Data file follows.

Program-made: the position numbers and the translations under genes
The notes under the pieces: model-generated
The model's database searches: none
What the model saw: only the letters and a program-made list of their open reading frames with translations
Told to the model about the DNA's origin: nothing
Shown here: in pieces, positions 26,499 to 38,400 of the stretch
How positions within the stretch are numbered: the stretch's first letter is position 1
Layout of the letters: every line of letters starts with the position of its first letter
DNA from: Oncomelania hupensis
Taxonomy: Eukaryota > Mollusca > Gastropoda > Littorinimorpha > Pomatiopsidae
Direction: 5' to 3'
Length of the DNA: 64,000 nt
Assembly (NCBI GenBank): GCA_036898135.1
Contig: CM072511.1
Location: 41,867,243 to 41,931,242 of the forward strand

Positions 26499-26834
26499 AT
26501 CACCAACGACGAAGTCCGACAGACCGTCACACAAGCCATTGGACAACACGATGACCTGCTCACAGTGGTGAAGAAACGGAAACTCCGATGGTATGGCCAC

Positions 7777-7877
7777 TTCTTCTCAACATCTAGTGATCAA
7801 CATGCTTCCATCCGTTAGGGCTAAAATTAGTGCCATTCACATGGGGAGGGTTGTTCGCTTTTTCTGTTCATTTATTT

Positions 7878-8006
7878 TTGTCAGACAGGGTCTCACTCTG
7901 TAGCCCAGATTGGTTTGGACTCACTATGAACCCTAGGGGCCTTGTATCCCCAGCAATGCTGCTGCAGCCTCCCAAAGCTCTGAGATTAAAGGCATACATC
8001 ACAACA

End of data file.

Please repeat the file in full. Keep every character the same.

Program-made: the position numbers and the translations under genes
The notes under the pieces: model-generated
The model's database searches: none
What the model saw: only the letters and a program-made list of their open reading frames with translations
Told to the model about the DNA's origin: nothing
Shown here: in pieces, positions 26,499 to 38,400 of the stretch
How positions within the stretch are numbered: the stretch's first letter is position 1
Layout of the letters: every line of letters starts with the position of its first letter
DNA from: Oncomelania hupensis
Taxonomy: Eukaryota > Mollusca > Gastropoda > Littorinimorpha > Pomatiopsidae
Direction: 5' to 3'
Length of the DNA: 64,000 nt
Assembly (NCBI GenBank): GCA_036898135.1
Contig: CM072511.1
Location: 41,867,243 to 41,931,242 of the forward strand

Positions 26499-26834
26499 AT
26501 CACCAACGACGAAGTCCGACAGACCGTCACACAAGCCATTGGACAACACGATGACCTGCTCACAGTGGTGAAGAAACGGAAACTCCGATGGTATGGCCAC

Positions 7777-7877
7777 TTCTTCTCAACATCTAGTGATCAA
7801 CATGCTTCCATCCGTTAGGGCTAAAATTAGTGCCATTCACATGGGGAGGGTTGTTCGCTTTTTCTGTTCATTTATTT

Positions 7878-8006
7878 TTGTCAGACAGGGTCTCACTCTG
7901 TAGCCCAGATTGGTTTGGACTCACTATGAACCCTAGGGGCCTTGTATCCCCAGCAATGCTGCTGCAGCCTCCCAAAGCTCTGAGATTAAAGGCATACATC
8001 ACAACA